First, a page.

Throughout the period following the Punic Wars, which finally came to an end in 146 b.c.e., the Roman Republic was embroiled in almost constant warfare. This included struggles against local rebellious tribes, such as in Spain, and especially internecine warfare between various factions in Rome itself. These conflicts were both the cause and result of the fact that the Senate granted generals, usually powerful politicians, the right to lead their own quasi-personal forces in the field. Ambitious men could then use these forces to advance their own political aims. Wars against Germanic tribes, Iberian guerrillas, and Parthian warriors, some successful, some not, had the effect of exhausting the treasuries of the Republic.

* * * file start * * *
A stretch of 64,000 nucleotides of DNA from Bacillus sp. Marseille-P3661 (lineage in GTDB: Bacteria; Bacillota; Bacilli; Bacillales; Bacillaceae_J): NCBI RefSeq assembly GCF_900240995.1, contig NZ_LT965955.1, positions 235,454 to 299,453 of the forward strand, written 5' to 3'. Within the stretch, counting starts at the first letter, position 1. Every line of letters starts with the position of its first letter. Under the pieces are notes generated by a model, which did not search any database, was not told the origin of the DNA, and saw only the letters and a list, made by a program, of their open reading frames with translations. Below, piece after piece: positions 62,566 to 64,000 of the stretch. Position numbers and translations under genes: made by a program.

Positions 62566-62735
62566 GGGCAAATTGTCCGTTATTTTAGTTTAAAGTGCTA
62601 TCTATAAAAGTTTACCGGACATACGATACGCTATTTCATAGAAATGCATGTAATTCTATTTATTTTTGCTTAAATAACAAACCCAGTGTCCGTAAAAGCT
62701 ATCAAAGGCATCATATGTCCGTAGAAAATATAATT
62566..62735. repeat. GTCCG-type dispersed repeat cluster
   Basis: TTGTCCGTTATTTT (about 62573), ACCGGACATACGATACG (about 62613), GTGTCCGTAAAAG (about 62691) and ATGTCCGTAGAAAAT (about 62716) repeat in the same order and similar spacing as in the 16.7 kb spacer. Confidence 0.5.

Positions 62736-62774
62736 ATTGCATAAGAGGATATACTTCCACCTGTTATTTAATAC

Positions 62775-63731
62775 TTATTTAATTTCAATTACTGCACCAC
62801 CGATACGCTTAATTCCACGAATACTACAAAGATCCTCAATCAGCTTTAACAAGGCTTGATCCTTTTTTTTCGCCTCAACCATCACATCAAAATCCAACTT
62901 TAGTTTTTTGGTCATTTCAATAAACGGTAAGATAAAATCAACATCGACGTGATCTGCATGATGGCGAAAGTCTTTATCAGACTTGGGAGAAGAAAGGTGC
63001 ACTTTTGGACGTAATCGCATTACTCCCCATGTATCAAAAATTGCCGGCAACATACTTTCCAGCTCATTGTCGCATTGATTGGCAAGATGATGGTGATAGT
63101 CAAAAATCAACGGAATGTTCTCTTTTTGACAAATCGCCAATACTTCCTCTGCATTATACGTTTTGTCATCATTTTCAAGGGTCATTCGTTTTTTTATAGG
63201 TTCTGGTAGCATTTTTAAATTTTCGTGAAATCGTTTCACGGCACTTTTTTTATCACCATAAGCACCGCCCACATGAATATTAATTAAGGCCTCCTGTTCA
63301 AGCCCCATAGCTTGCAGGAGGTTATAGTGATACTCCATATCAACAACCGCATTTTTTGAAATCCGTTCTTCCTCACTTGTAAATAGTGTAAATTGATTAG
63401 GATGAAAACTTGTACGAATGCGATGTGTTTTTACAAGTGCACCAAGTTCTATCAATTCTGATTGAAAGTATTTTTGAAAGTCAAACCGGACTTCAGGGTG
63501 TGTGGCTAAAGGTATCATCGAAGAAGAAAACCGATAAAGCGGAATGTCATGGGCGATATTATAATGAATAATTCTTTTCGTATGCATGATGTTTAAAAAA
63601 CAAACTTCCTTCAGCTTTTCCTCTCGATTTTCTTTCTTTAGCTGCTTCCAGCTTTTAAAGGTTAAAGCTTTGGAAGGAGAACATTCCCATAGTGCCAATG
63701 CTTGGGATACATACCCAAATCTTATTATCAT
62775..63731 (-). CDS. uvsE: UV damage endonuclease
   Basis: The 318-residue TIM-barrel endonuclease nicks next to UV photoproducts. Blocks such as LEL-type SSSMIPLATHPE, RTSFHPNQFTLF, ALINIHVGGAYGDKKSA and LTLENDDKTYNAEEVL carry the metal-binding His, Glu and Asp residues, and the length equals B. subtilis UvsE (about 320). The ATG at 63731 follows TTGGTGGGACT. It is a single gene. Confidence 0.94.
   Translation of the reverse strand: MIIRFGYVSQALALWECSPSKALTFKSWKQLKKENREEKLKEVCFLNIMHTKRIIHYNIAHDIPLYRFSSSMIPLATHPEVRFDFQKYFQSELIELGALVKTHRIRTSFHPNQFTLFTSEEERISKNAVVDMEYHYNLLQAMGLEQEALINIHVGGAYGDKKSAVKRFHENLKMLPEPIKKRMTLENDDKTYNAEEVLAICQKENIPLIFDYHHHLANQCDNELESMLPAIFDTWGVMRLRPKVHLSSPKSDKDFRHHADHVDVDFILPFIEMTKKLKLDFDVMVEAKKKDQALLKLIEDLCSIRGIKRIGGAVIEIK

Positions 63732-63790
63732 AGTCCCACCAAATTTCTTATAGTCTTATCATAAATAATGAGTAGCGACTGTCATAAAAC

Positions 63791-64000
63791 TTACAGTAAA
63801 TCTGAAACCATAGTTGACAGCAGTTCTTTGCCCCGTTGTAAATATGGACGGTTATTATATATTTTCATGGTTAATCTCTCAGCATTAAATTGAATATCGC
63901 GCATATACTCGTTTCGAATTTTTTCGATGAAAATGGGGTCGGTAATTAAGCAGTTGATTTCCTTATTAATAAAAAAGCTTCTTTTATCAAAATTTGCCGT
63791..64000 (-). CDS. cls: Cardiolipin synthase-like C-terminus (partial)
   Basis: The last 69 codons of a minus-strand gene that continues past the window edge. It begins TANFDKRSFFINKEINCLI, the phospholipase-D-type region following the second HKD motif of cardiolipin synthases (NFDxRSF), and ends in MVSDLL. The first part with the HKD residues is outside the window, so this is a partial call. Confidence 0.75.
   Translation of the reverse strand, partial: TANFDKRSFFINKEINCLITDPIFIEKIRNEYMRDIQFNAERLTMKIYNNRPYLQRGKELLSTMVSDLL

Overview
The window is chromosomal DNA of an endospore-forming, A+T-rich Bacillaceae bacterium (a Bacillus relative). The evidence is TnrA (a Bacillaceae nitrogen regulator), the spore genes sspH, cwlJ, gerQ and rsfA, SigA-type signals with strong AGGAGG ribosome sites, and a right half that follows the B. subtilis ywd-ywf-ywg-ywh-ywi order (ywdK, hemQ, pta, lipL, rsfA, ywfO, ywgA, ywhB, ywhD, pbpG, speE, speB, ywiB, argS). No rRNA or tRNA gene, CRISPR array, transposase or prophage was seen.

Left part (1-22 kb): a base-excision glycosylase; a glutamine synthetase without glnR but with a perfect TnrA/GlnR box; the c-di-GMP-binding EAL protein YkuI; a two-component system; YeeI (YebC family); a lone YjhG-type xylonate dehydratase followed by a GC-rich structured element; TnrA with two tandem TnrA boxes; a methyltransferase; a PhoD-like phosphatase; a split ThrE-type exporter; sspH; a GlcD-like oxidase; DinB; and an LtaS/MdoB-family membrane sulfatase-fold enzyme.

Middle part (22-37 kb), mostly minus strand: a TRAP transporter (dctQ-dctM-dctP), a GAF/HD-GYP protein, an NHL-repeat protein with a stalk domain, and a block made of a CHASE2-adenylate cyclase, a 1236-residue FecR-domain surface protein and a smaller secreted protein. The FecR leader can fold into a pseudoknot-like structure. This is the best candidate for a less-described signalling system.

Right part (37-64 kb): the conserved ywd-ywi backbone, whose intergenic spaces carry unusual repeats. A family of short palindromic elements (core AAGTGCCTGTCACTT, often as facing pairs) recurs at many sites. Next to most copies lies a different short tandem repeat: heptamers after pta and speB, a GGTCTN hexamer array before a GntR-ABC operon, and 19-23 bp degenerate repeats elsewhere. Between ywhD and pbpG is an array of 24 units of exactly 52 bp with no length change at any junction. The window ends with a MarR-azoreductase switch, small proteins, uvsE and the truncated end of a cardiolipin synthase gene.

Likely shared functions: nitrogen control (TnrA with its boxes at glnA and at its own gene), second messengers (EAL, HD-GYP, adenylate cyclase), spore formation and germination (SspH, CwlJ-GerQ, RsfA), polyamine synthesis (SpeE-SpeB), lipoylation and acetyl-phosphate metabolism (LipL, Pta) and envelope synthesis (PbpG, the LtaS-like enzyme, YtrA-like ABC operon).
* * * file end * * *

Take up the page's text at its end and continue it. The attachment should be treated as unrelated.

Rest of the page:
In this atmosphere, where powerful men controlled essentially forces of henchmen to enforce their will, Julius Caesar rose to power. Achieving prominence through his military successes, a time-honored formula, he turned on Pompey, an old ally, defeated him in a civil war, and essentially altered the laws of the Republic to grant him an almost unchecked degree of authority. His murder sparked a civil war that culminated in his nephew Octavian's defeat of his former ally Antony at the Battle of Actium. The result of this complex series of events, all undergirded by extreme social dislocation and strife, was that Octavian granted himself the title of Emperor. The Republic thus came to an end.